I bring the filet mignon to table 24. Medium rare, covered with a melted gorgonzola, fried leeks and a simple demiglaze, it’s a work of art perched atop a swirling bed of garlic mashed potatoes and broccoli rabe. If God were an entrée this would be it.
I deposit the plate in front of the customer with a flourish.
“Buon appetito sir.”
“Mmmm, look at that!” his date coos.
The man stares at his plate with what looks to be disgust.
“What’s the matter?” his date asks.
“I don’t like it.”
“Sir,” I ask, “What’s the problem?”
“I don’t like my food all together,” he replies.
Oh, you’re one of those people.
“How would you like it arranged sir?” I ask warily.
The man starts to look agitated. OCD’s a bitch.
“I like my potatoes on one side, vegetables on the other, the meat in the middle and the sauce on the side,” OCD says, pointing where each individual item should go.
I just stare at him.
“I don’t like my food all mashed up,” he says.
And I’ll bet you want your date to spoon feed you saying “Open up for the choo choo train,” I think to myself.
The man stares back at me.
“Well sir,” I say, maintaining my professional reserve, “I’ll take it into the kitchen and arrange it the way you like.”
“No, that won’t be necessary,” OCD says.
“Don’t be ridiculous dear,” his date says. “Let the man fix it.”
“Honey this is a service industry. They’ll make it the way you like it.”
“Sir,” I say, “It’s not a problem.”
“I’m fine” OCD replies petulantly.
“Honey, you’re being stupid,” his date says.
“I’m not being stupid.”
“Yes you are.”
“Don’t call me stupid.”
OCD’s date grabs the plate and hands it to me. “Please take this. He won’t eat it if it’s not just right.”
OCD pulls the plate out of my hand.
“You’re embarrassing me,” he says.
“And you’re embarrassing me!” his date yelps.
Just great. Now I’ve got a fight on my hands.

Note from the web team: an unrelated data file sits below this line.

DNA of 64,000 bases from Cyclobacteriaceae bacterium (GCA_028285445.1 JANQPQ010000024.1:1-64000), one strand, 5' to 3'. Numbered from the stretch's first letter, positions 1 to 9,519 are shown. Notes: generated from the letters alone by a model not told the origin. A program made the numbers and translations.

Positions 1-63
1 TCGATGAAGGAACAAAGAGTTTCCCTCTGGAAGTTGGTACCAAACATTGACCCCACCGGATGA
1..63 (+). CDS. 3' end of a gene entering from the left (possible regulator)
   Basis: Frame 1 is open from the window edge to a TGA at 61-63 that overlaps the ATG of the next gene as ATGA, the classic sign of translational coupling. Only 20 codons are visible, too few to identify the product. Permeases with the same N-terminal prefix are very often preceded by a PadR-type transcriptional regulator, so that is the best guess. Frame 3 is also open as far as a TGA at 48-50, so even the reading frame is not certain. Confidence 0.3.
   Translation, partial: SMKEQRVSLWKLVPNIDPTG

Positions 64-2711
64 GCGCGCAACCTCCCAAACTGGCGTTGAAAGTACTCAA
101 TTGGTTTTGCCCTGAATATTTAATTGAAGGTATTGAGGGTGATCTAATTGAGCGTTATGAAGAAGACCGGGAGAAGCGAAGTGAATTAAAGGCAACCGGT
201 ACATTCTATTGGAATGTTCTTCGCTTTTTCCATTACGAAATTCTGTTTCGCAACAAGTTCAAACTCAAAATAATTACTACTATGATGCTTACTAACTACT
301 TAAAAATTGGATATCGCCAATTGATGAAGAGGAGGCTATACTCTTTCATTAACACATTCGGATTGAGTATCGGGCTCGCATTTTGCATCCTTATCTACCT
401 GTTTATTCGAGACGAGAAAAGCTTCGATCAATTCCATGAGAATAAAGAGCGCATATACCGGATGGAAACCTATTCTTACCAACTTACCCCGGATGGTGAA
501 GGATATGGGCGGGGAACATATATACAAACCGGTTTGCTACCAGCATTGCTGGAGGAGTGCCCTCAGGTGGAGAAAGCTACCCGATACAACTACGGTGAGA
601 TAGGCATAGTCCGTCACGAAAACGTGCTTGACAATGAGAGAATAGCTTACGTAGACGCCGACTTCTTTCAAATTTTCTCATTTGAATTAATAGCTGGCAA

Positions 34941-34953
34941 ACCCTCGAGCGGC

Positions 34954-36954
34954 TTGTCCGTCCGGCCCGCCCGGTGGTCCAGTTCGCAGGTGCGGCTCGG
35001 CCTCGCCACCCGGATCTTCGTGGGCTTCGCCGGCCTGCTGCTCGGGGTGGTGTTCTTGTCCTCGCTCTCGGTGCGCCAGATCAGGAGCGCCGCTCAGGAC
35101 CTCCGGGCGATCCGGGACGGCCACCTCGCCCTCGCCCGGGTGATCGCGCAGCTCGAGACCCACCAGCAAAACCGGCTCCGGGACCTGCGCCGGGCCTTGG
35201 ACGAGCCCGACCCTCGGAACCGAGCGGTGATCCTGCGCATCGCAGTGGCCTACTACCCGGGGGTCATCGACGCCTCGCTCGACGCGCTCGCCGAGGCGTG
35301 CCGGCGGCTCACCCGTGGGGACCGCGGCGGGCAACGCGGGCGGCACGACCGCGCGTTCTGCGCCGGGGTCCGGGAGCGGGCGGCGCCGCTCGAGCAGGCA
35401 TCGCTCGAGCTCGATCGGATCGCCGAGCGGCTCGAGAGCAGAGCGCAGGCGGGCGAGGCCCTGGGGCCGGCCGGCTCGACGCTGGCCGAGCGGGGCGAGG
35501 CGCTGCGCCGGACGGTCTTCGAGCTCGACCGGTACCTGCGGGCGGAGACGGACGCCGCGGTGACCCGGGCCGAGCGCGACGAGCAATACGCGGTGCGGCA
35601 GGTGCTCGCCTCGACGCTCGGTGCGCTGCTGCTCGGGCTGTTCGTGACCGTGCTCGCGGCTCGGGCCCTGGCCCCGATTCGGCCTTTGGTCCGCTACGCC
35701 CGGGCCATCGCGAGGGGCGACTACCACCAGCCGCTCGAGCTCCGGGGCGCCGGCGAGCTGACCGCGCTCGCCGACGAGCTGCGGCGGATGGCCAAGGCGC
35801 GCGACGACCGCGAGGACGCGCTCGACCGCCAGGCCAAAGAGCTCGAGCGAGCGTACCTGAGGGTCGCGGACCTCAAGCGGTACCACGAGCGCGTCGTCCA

“Sir,” I say tiredly, “In my experience the wiser course of action is to let the lady win.”
“You tell him!” his date cries.
OCD looks at me. Then he looks at his date. If looks could kill he’d be dead already.
“Ok,” he says, handing me the plate. “You win.”
I march to the kitchen and hand the plate to Armando.
“What’s the matter?” he says.
I explain how OCD wants his food arranged.
“What an asshole,” Armando snorts.
“What can I say?” I reply, “He doesn’t like his food all mashed together.”
“In 24 hours it’s gonna come out all mashed together anyway.”
“Tell him I said that,” Armando says.
“I believe that answer would institutionalize him.”
“Forget it,” I say, “Just give me the goddamned plate.”
I return the therapeutically rearranged food to table 24. Too bad we don’t offer side orders of Zoloft.
“There you are sir.” I say, placing the dish in front of him.
“See honey,” OCD’s date purrs soothingly, “All better.”
“Thank you Waiter,” OCD says sheepishly.
“Glad to be of service” I reply.
Table 24 eats their dinner and take a pass on dessert. Thank God. I’ll bet OCD’s ice cream has to color coordinate with his shoes.
I bring the check. OCD pays in cash. As they’re leaving he comes up to me.
“I’m sorry I was so difficult,” he says.
“Not at all sir,” I reply gallantly.
“You mean I wasn’t difficult?”
“Trust me sir – I’ve seen worse.”
OCD smiles. “One thing though,” he says.
“What’s that sir?”
“Stop calling me sir. My name is Frank.”
“Nice to meet you Frank,” I say, extending my hand.
“Nice to meet you,” he says, taking it.
“Come back again soon.”
After the couple leaves I go to the table and pick up the checkbook. On a hundred dollar bill OCD left me forty bucks. Righteous. I tuck the money into my pocket.
Hey, I can put up with obsessive compulsives.
As long as they pay me.
I worked as a waiter for a few months and couldn’t understand why people don’t say things like that BEFORE the food is brought out.
Mostly it’s because they never imagine that food would be served any way other than how they think it ought to be.
Man…Zoloft is ok, but a side order of Paxil is much more effective for OCD….
At least he tried to be nice about it. His date was, as you said, an enabler.
I’m one of those people who don’t like food all mashed together. Don’t know why; intelligently I understand it is all going to the same place and coming out mashed together, but it doesn’t matter. When I go out to eat, I try to make sure I order things plain or on the side or whatever my brain needs to make it OK to eat the food. I’ll even ask how something is served if I’m unfamiliar with a dish. If something does get mashed together and I didn’t ask or didn’t tell the server, I deal with it. Asking for a small plate to move one of the food items to is usually enough to do the trick.
I used to be like that. Then I turned 6.